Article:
Pretty much confined to the house as my summer job was under water and most businesses remained closed, that Sunday was a less than average Fathers Day, I imagine, for most of the community’s dads. My brothers and I went to see our dad that afternoon out at Kirkwood, where he had spent the past few days reporting news on the flood at KCCK radio. This was my first time crossing the river since the floodwaters had submerged much of downtown, and certainly Mays Island. Though water had already recessed a number of feet, the view from 380 was no doubt dramatic.

Post Flood Clean Up
I finally returned to work the following week on Tuesday, the 17th, meeting my VMC co-workers at the Police Station to start picking up sandbags and debris, along with some guys from the city parking division. As transit serve had not resumed yet, my mom gave me a ride there. After passing a checkpoint many blocks from the station, we drove down blocks of empty streets surrounded by empty houses and no people. It was very surreal.

All downtown bridges were reopened and transit service resumed Wednesday, the 18th, with limited service so I took the bus to work. A temporary transfer site was set up at 4th Ave and 12th Street SE, and buses were not allowed to pick up or drop off any passengers inside the still access-controlled flood zone. Since I was to report back to the police station, they allowed me off with a show of my city badge. With the same crew from the day before, we finished picking up sandbags at the station and then headed across the river to pick up bags at the public library. Private clean up crews were already well underway at the Great America Building across the street and downtown was beginning to buzz as debris piles began filling the curbs.

A few days later my first return to the building was to help take photos of damage. We entered through a side door to the mezzanine off the loading dock ramp. Our view as we entered can be seen in the photo below. Everything inside was covered in mud, plaster and paint falling off the walls, and an unrecognizable darkness. Water still had not receded out of the basement so the mezz was as far down as we could go. Up on the first floor, which had taken on about two feet of water, the old wood auditorium floor was completely ruined as were many artifacts in the Spanish American War Memorial room that served as the VMC office.

Over the next few days as water went down to a foot or two in the basement, we recovered the gas pump we had been using the previous and set it up to pump out the remaining standing water. We now had a couple state troopers for 24/7 security, as we took turns “watching the building” – essentially just refueling the pump whenever it ran out. I spent many long days just sitting by the First Avenue doors watching the cars go by.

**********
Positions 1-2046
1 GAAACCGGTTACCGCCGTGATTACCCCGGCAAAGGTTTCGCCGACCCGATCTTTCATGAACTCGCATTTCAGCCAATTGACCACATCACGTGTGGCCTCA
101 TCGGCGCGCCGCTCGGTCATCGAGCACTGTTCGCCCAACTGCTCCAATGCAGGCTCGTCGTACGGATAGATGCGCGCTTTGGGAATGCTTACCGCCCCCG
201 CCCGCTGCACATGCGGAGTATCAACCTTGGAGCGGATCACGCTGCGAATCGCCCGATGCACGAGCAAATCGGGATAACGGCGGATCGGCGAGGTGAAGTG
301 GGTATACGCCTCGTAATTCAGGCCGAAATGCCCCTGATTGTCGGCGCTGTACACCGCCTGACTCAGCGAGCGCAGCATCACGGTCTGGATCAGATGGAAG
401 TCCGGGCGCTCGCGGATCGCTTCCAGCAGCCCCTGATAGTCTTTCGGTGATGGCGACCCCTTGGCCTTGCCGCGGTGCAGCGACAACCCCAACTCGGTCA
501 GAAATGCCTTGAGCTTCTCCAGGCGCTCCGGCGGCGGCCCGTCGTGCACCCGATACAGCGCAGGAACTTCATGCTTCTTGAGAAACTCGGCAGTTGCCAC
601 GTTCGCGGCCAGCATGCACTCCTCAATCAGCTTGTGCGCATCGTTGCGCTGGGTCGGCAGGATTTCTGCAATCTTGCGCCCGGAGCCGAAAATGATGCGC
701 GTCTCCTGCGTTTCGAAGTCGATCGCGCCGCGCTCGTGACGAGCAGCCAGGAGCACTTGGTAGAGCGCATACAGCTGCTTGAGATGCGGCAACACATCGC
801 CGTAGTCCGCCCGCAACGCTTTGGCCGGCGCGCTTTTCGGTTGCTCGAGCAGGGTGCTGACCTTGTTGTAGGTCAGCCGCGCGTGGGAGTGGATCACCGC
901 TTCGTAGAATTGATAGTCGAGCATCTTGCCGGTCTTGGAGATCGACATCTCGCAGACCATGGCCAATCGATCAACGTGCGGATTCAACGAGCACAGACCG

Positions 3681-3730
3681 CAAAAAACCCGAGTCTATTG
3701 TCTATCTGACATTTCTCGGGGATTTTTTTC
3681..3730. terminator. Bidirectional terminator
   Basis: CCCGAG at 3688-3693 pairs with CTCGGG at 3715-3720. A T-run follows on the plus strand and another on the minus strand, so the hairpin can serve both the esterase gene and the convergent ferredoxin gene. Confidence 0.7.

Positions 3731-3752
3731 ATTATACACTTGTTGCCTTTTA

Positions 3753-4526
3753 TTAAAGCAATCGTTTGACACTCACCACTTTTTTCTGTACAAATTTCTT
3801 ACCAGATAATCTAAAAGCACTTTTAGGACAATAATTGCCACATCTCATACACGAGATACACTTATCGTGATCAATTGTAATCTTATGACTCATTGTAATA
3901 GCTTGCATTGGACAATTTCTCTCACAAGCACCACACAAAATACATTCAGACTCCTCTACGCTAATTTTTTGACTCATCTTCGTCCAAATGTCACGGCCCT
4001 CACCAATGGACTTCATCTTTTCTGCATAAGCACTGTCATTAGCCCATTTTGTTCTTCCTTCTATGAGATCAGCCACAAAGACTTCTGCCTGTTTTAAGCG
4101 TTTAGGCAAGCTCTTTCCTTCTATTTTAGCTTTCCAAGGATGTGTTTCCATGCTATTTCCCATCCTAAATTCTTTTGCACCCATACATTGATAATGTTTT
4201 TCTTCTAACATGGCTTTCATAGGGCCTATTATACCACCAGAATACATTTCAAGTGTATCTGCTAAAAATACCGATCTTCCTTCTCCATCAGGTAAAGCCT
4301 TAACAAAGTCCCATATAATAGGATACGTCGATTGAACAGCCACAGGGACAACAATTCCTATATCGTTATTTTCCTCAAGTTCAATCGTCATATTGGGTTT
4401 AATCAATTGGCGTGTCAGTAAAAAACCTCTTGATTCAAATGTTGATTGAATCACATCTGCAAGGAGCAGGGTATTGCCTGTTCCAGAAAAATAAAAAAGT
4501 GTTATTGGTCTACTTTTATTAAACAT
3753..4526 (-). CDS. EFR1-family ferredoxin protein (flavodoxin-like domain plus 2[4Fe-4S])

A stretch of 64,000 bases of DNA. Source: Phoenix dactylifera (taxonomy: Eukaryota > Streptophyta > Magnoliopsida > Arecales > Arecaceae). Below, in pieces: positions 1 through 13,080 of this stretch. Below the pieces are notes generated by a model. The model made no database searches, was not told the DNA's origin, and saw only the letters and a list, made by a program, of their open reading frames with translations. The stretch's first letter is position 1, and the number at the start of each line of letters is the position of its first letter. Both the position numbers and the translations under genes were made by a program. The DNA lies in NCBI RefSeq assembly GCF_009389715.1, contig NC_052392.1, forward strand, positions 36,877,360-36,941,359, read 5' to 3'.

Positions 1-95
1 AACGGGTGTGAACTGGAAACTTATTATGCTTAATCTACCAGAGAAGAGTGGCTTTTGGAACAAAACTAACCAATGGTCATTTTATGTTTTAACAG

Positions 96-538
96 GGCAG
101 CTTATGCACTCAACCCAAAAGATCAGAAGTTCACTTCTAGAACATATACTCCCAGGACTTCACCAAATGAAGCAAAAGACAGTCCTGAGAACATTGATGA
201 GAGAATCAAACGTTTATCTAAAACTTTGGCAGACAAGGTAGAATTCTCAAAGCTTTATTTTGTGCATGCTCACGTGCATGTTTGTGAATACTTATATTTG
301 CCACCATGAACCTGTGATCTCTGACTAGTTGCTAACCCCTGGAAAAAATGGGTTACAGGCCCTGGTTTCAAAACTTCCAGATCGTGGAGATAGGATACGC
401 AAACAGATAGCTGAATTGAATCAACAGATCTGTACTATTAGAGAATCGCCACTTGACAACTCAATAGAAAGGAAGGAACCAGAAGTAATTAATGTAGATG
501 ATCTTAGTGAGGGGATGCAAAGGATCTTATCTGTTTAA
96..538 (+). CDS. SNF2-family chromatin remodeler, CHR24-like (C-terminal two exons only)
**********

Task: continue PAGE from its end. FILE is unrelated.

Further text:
Not surprisingly, it took at least a week or two for professional cleanup crews to start picking up Vets Memorial, while many other buildings were already underway. Although I was not in position to actually do any cleanup work, they did need someone from our department there at all times as a go-to person and to unlock and lock the building at the beginning and end of the day. Like watching the pump, many afternoons, evenings, and Saturdays were spent simply sitting around at the building. I got to know our regular Per-Mar security gang, which replaced the state troopers as security. Other than that, the night crew and I spent much of the rest of the summer out at Veterans Memorial Park, by the stadium, which is also owned by the Vets Commission.

After returning to Ames this past year for school, I tried to keep up with recovery news from the Gazette and other sites, but it was hard not to disconnect from the flood. With the few days I was back in town for Thanksgiving and Christmas it was hard to gauge the progress. At spring break time in March, downtown had been pretty well cleaned up and many major businesses had returned. But work continues for smaller businesses and other less visible areas, like New Bohemia, Czech Village and Time Check.

CR Open House #2

The second of three open houses will be held this week to gather public input on the future of flooded city facilities and master planning for Parks & Recreation. This open house will be divided into two different times to be more convenient for more citizens to participate. Both at the Crowne Plaza ballroom, the first will be tomorrow, Tuesday, August 18, from 4p – 7pm, and the second will be on Wednesday from 11:30am – 1:30pm.

For more info visit Corridor Recovery.

The Flood – One Year Ago

One year ago today, on Wednesday, June 11, 2008, historic flooding was underway in Cedar Rapids. My third summer as a seasonal employee with the Veterans Memorial Building maintenance crew, I had a very involved, first hand perspective of the flood in downtown and public facilities. Working at the Veterans Memorial Building, better known as City Hall, which sits on Mays Island in the middle of the Cedar River in downtown Cedar Rapids, I watched the river rise daily and got regular updates and break room commentary on surrounding areas from my elder co-workers who lived outside the city. I remember watching the river rise through downtown the previous summer so up until the day or two before, it really didn’t seem like it was going to be that big of deal. Of course, official crest predictions continued to go up, and an additional downpour that Thursday pushed the river to crest at an absurd 31+ feet, breaking the old record by almost ten feet. Even during the flood and immediately after, I didn’t seem to grasp the enormity of its affect. Originally I figured we could be back in the building clearing out and cleaning up within a few weeks and have the building back up and running. Who would’ve known it’d be a year later, the lower levels cleared out and down to bare-bones, with little more than a possibility of the City offices one day returning.